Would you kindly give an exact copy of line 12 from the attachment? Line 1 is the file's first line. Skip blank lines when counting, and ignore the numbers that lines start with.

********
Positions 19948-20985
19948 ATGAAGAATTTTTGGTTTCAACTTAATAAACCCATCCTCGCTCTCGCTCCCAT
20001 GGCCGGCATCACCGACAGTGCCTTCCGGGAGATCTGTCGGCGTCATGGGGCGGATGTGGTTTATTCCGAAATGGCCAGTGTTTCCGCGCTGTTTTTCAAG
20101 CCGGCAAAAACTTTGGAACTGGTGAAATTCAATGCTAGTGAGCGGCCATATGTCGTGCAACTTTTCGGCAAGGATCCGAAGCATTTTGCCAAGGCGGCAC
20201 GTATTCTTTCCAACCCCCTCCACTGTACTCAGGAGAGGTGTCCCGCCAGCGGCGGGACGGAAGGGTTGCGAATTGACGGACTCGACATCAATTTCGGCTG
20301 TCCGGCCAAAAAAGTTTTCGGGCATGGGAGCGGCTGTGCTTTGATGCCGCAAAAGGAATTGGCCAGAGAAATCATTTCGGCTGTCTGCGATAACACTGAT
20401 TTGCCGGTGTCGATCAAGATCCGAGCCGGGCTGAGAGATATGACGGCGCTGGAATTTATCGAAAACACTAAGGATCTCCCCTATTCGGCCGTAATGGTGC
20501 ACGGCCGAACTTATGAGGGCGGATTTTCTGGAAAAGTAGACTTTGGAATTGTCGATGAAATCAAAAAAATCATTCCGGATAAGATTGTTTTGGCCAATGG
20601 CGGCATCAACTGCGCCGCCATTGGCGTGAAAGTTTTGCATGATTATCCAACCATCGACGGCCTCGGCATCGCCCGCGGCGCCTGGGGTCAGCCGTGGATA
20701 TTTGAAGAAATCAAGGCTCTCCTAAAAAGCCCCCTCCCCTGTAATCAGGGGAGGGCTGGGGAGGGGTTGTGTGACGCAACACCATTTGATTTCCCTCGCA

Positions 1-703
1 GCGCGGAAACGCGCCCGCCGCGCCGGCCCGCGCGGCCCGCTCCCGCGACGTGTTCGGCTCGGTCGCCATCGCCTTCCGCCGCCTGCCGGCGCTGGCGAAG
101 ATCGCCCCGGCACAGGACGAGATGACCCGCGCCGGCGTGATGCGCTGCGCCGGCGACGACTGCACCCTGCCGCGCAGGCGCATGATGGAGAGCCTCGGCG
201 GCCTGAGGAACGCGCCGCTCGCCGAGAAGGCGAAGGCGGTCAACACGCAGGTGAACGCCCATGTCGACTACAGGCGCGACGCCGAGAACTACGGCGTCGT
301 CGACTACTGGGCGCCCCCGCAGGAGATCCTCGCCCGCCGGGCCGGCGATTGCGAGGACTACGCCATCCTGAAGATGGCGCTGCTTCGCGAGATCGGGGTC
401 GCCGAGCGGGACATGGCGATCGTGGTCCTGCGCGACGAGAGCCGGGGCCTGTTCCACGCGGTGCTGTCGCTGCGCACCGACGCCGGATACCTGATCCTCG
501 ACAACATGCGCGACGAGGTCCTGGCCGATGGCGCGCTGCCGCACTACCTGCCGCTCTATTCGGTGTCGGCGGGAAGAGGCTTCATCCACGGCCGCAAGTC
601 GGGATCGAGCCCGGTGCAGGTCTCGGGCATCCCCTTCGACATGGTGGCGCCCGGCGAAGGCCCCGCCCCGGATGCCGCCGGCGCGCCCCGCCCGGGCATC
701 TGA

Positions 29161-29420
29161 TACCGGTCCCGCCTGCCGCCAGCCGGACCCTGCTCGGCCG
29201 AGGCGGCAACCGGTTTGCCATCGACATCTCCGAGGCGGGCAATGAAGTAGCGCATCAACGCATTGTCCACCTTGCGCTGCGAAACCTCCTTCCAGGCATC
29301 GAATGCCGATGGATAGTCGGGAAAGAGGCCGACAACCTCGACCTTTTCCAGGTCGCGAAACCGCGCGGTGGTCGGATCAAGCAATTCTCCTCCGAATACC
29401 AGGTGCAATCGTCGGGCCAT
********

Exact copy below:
1 GCGCGGAAACGCGCCCGCCGCGCCGGCCCGCGCGGCCCGCTCCCGCGACGTGTTCGGCTCGGTCGCCATCGCCTTCCGCCGCCTGCCGGCGCTGGCGAAG